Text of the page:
By Alex Binkley

It doesn’t take long for an interview about shipping on the Great Lakes Seaway system to turn to the cost of marine pilotage. Few address the topic as bluntly as Bart Peters of Amsterdam-based Spliethoff Group. “Pilots in the U.S. basically have the freedom to make decisions about their own salary. They are running a government-sanctioned monopoly, there is no restriction on continuously increasing their costs, so there is no incentive whatsoever to ever bring costs down. Also, no one is ever responsible if things go wrong.” Unless the United States and Canada get serious about pilotage costs, “the Great Lakes trade will not develop any further,” he said.

Echoing a frustration regularly heard among Canadian shipowners, Peters points out that all Spliethoff ships “have modern radar, sonar and GPS that could handle much of the navigation assistance provided by pilots. “For now, the pilotage issue kills jobs faster than we can create jobs so, for 2019, prospects do not look good. Shipowners like us have the freedom and the choice to send their ships elsewhere to find better business in Europe, Latin America, Africa, Asia, instead of going into the Great Lakes and pay these sky-high pilotage costs.”

Steve Fisher, Executive Director of the American Great Lakes Ports Association, said the 2017 and 2018 pilotage fees set by the U.S. Coast Guard are still before a Federal District Court and in the meantime, shipping lines are forced to pay them. Since 2015, the overall cost of pilotage has increased more than 40 percent and the pilots are in line for an eight per cent increase in2019.

Michael Broad, President of The Shipping Federation of Canada, said the increases in U.S. pilotage fees are substantial. “The pilots are trying to get as much money as they can out of the system.” They basically are paid double what Canadian pilots receive.”

Bruce Burrows, President of Chamber of Marine Commerce, said the latest demand by the U.S. pilots “is yet again another outrageous proposed increase of a costly government-mandated service. The system clearly needs reforming.” He said that “Canada and the U.S. need to work together to create pilotage services that both promote safety and are efficient, transparent and make the best use of proven technology.”

Meanwhile it’s been 10 months since Marc Gregoire presented the Trudeau government with 39 recommendations for bringing Canadian marine pilotage into the 21st century. Both ShipFed and CMC hope to see action on his report before the fall election campaign begins. Broad said the report’s recommendations were terrific and a good first step in Canada would be merging the Great Lakes and Laurentian pilotage Authorities.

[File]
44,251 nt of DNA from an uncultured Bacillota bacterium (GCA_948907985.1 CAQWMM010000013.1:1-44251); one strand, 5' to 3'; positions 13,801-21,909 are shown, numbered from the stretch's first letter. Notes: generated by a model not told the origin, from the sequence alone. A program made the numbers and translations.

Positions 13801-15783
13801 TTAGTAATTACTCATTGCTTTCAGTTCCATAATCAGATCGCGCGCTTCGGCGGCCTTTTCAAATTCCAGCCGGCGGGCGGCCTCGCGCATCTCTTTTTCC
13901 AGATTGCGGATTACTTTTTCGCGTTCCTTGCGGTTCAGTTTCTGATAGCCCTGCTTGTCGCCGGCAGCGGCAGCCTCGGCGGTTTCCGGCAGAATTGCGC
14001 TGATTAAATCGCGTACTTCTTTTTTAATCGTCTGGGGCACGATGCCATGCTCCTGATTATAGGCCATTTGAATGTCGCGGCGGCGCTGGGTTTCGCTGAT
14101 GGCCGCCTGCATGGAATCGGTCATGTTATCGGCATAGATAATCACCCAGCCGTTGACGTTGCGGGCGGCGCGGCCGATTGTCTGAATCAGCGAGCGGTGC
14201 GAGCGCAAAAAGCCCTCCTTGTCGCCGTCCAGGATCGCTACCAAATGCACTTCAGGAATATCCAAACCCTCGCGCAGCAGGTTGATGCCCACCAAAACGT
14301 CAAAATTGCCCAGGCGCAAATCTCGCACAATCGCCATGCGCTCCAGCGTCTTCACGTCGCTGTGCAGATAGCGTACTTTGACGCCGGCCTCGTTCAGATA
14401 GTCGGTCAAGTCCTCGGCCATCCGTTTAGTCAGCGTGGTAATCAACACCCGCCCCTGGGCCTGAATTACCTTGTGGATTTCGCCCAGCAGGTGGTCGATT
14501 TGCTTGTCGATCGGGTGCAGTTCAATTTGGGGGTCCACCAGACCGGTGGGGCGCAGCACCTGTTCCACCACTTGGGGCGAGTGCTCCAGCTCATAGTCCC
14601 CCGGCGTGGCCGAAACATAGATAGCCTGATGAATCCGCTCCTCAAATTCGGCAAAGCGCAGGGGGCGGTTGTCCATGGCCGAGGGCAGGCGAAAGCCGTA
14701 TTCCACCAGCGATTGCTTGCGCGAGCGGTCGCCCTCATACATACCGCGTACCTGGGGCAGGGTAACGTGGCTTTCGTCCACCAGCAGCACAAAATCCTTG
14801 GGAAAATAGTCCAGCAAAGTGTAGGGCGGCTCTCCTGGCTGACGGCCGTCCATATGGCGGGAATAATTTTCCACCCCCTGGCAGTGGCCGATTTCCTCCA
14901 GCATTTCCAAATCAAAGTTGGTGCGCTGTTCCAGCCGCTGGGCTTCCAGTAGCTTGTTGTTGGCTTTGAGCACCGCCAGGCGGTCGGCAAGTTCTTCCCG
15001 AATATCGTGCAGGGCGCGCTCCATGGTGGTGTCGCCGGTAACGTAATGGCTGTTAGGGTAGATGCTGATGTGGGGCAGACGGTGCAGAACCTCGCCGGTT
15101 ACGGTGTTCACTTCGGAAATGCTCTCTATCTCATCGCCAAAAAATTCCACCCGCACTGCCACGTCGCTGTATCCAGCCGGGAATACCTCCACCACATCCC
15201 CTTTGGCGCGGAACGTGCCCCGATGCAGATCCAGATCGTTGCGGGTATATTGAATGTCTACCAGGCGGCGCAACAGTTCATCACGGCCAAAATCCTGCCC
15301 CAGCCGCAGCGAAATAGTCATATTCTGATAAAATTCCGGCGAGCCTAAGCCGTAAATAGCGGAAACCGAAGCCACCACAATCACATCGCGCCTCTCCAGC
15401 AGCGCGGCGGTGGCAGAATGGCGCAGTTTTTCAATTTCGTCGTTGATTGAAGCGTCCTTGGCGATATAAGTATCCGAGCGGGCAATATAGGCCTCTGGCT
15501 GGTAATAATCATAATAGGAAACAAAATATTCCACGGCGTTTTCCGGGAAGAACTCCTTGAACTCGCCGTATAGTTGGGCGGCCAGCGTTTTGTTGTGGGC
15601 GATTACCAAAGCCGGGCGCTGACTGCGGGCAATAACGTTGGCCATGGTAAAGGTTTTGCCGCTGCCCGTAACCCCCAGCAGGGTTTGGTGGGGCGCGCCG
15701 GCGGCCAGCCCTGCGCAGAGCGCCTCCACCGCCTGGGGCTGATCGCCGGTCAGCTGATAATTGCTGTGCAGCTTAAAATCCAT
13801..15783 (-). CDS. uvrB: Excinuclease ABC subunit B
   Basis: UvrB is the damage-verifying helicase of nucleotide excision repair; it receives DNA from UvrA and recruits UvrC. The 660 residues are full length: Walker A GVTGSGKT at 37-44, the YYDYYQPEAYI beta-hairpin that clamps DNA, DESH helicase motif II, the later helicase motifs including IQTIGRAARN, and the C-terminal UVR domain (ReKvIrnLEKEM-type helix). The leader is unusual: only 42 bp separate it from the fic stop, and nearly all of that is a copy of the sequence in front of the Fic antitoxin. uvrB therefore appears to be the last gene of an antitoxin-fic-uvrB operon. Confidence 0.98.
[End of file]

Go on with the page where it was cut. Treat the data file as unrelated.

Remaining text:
Burrows said the marine industry wants action on the report’s proposals to modernize the role, governance model, labour structure, safety framework, and tariff setting process for the pilotage Authorities.

“Canada’s pilotage system has not been overhauled in more than 40 years and is inefficient, inflexible, out-of-date and desperately needs to be modernized,” Burrows says. The government should “introduce legislation that promotes safety and provides greater transparency and oversight of pilotage services while making the best use of proven and modern technology. The Gregoire report would “achieve these goals while still maintaining the highest levels of safety and reliability.”

“Pilotage costs have a long history of increasing at rates that far exceed the rate of inflation,” he said. “Just in the last five years, fees, salaries and benefits paid to licensed pilots have increased 3.4 times more than CPI. For example, on the St. Lawrence River, the hourly cost of pilotage exceeds the cost of the entire crew of a vessel, or more than double the cost of a vessel’s captain.” These out-of-control costs “are a significant barrier to the growth of marine transportation on the Great Lakes-St. Lawrence River Waterway,” Burrows said.

Broad told the Commons transport committee last fall there are problems with both the cost and the efficiency of pilotage services. While pilotage services in Canada have been very safe over the past 25 years, there are certainly areas for improvement, he said.

“Safety is the No. 1 thing because our ships are big, expensive machines. We appreciate the job that pilots do. I have always said that the pilots in Canada are some of the top pilots anywhere in the world, but there’s room for efficiency. “It is our view that the pilotage system is unable to control costs or consistently provide users with the level of service they require in a highly competitive marine transportation environment,” Broad said. “The system is outdated, inefficient, and costly. The Coast Guard’s annual rate-setting process fosters continual conflict and animosity between pilots and the shipping companies they serve.”

Meanwhile U.S. pilots operate under “an antiquated system that operates as a regulated monopoly and is long overdue for reform. Shipowners are required by federal law to employ pilots. Since there is only one pilotage company authorized in each geographic area, an effective monopoly exists.”

In the last decade, U.S. pilotage costs on the Great Lakes have increased 165 per cent, Broad said. Individual pilot compensation is set by the Coast Guard at US$332,000 a year, and far exceeds the compensation of similar mariners working in the Great Lakes. Today, the daily cost of a Great Lakes pilot of about $10,000 exceeds the daily cost of chartering the entire vessel and its crew. “Runaway costs threaten the competitiveness of international commerce on the Seaway system,” he said.